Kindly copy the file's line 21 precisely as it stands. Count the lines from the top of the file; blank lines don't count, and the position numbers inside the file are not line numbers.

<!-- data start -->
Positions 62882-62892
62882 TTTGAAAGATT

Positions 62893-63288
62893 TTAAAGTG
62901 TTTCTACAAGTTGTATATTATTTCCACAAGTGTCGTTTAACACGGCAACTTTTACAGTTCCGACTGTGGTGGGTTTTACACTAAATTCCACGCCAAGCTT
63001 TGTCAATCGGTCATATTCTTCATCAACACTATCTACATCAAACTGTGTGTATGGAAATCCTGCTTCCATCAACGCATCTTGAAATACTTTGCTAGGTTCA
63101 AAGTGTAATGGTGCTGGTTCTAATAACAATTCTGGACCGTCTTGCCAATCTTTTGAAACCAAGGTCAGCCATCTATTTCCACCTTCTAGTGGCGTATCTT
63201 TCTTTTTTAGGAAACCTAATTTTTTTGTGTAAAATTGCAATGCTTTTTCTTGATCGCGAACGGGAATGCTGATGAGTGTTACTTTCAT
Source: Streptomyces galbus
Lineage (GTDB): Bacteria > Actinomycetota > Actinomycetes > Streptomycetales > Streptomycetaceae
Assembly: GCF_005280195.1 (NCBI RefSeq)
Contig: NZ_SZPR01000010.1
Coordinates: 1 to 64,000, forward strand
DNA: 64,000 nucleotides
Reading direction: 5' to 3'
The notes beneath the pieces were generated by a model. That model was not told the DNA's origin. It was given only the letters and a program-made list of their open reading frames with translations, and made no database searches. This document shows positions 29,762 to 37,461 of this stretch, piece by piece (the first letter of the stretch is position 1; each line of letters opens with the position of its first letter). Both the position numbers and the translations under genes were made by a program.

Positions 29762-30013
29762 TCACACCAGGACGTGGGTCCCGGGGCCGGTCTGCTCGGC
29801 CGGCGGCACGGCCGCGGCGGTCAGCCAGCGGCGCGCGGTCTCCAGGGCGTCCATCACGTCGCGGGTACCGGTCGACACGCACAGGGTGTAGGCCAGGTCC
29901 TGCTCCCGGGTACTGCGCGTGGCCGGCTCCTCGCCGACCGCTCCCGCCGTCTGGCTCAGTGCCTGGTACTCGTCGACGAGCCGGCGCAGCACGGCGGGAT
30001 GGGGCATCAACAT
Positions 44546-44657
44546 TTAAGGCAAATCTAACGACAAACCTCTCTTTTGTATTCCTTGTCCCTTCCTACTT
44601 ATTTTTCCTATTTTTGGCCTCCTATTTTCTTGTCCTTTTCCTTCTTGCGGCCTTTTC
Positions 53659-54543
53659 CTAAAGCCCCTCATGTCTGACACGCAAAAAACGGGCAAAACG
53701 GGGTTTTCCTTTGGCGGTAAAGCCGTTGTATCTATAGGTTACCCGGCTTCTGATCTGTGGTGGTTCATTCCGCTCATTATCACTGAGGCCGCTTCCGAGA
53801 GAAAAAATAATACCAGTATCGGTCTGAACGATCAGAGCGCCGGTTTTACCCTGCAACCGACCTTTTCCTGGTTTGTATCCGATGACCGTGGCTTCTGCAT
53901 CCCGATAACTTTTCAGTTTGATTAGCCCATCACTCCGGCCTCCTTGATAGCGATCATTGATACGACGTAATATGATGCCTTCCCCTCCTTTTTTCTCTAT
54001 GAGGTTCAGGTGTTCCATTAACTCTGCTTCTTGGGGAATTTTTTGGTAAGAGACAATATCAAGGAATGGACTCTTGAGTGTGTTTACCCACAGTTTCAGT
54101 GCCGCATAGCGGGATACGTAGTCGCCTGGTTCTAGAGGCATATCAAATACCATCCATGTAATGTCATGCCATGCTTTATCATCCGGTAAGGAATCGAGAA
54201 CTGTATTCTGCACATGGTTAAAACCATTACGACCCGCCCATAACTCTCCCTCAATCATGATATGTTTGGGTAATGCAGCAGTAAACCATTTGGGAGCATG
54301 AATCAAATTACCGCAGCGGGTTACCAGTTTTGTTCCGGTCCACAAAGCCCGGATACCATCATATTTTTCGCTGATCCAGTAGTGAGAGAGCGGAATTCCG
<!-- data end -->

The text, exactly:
30001 GGGGCATCAACAT